“…the disadvantage or restriction of activity caused by a contemporary social organisation which takes little or no account of people who have physical impairments and thus excludes them from the mainstream of social activities” (UPIAS 1976:14).  

An example of this would be a public space like a park, built with the purpose of members of the community to use. But, in this example, it was built with no benches to sit on or with lots of stairs to access the areas. A disabled person will struggle to access this space, despite the fact it is a community space and in this respect all have a right to access. It is through lack of thought or by ignorance that a disabled person has been denied access to this space.

Although I say disability is a secondary aspect of a person’s identity, it is still part of their personality. Our sense of self is create through our experiences and interpretations of our world. A disabled person experiences the world differently from a nondisabled person and that, therefore, will be an inherent part of their identity. That doesn’t mean this makes up their entire identity or that they have no other interests or experiences outside their disability. If we think otherwise it can make it difficult for a nondisabled person to relate to a disabled person. I often wear finger splints that are made of silver and look like rings. I’ve had many people admire and comment on them over the years, and although I bought them for a purpose, I enjoy their aesthetic look. It’s minor, but it’s a bonding moment; a shared interest. As soon as I mention what their purpose is the person apologises, profusely, for mentioning my splints. Every time. It’s as if they are embarrassed to have highlighted something that makes me different. And not different in a good way. It seems that as soon as my disability becomes visible I become less relatable.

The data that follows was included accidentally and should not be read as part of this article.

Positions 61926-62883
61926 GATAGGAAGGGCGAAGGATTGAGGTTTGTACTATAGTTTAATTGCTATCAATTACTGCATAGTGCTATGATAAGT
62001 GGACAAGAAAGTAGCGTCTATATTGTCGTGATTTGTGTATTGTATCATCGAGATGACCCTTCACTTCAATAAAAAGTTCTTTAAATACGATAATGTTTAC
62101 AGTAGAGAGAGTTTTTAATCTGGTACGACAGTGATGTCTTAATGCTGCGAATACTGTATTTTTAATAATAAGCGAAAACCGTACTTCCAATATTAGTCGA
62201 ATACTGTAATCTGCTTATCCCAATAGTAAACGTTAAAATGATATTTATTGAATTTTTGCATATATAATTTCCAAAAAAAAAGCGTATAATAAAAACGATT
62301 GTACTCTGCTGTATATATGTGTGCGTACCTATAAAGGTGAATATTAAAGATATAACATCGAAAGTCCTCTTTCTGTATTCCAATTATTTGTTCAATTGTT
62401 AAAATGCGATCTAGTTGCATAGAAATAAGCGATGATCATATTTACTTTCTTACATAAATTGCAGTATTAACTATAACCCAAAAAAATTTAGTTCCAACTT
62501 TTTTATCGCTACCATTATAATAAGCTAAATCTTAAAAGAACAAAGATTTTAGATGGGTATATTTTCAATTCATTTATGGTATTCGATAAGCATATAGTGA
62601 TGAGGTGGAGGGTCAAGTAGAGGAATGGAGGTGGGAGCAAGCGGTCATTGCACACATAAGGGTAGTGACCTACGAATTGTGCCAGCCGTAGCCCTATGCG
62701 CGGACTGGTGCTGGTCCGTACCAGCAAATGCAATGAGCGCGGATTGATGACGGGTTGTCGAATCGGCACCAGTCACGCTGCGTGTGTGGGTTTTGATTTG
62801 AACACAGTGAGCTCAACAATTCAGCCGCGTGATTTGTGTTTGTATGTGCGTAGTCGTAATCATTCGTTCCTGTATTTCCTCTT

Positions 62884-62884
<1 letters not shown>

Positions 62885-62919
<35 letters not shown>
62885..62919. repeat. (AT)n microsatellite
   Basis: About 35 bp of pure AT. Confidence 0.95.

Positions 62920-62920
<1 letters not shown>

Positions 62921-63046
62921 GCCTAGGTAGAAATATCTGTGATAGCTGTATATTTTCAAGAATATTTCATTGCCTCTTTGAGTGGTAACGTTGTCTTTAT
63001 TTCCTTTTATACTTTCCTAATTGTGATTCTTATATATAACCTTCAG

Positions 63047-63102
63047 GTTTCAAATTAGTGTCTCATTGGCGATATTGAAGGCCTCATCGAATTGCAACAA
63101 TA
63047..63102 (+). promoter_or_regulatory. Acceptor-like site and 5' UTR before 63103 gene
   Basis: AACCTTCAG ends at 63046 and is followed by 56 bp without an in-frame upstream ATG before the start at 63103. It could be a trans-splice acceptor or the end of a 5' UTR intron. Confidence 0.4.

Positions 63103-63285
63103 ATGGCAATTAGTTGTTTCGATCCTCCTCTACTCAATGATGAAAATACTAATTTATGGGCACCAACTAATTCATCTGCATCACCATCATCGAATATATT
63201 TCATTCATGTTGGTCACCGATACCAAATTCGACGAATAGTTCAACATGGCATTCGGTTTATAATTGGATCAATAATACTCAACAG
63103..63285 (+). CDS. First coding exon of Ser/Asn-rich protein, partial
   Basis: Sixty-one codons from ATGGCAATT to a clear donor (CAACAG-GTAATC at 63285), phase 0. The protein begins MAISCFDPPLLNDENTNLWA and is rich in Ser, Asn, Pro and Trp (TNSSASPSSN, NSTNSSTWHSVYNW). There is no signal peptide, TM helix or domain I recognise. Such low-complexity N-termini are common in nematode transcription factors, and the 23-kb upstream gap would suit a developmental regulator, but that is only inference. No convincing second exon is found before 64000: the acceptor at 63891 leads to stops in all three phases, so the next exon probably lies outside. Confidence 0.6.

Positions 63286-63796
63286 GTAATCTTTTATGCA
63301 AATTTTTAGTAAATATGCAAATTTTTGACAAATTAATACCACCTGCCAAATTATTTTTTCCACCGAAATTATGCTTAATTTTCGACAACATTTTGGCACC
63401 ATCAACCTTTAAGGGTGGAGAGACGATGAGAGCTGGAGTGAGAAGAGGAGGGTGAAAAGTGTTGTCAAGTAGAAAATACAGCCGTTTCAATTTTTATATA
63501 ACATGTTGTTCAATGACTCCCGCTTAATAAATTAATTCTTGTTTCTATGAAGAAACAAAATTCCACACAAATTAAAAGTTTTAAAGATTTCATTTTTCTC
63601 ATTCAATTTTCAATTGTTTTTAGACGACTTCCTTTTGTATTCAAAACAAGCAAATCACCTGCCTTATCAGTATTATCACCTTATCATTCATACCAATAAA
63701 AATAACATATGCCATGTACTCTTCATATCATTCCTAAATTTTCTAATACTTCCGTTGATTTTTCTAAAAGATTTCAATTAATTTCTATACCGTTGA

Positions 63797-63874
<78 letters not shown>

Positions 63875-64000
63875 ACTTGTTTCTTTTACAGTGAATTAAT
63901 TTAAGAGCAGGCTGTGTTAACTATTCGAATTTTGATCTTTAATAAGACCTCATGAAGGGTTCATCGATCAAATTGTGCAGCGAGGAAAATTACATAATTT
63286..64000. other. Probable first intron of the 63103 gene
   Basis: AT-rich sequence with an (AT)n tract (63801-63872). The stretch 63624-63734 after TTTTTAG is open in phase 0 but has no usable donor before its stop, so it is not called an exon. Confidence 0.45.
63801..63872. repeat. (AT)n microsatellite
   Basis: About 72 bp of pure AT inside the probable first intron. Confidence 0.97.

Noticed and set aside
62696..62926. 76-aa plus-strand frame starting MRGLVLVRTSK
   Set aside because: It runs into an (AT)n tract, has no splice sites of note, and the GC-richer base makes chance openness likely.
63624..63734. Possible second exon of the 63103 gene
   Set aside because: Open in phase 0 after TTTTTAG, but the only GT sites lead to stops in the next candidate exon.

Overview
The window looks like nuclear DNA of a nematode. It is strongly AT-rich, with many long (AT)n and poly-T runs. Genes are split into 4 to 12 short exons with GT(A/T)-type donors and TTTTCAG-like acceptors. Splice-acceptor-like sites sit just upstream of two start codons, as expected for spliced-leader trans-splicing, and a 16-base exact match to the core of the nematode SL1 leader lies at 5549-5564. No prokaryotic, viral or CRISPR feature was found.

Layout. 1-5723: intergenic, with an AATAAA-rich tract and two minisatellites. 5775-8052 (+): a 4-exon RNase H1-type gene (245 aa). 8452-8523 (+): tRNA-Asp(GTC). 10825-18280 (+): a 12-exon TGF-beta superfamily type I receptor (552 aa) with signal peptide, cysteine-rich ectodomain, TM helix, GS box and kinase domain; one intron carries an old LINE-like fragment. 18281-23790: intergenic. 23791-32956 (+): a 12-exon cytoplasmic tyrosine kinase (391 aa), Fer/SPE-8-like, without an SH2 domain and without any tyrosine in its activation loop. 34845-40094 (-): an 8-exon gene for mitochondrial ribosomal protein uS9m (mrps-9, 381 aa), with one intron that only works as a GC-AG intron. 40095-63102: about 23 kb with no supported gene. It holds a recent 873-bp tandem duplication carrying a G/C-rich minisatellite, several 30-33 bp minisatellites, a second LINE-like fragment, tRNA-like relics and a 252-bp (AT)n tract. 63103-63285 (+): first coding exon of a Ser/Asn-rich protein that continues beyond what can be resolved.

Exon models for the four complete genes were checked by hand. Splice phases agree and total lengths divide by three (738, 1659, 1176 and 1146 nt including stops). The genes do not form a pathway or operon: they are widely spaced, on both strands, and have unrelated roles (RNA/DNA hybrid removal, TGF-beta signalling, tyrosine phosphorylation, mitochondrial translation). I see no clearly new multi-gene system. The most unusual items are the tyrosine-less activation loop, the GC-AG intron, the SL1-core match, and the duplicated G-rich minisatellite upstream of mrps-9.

We are just as weak or as strong as anyone else, we are only different.

Like any other person, a disabled person has much to give to their community. And the wonderful thing is that a disabled person often experiences life in a different way, and so what they have to give comes from a different perspective. We are not weakened because of our disability. We are just as weak or as strong as anyone else, we are only different. We have learned to adapt in ways nondisabled people would never realise could be necessary. We can learn a lot from each other, and this includes disabled people.

Featured image credit: Cramoanier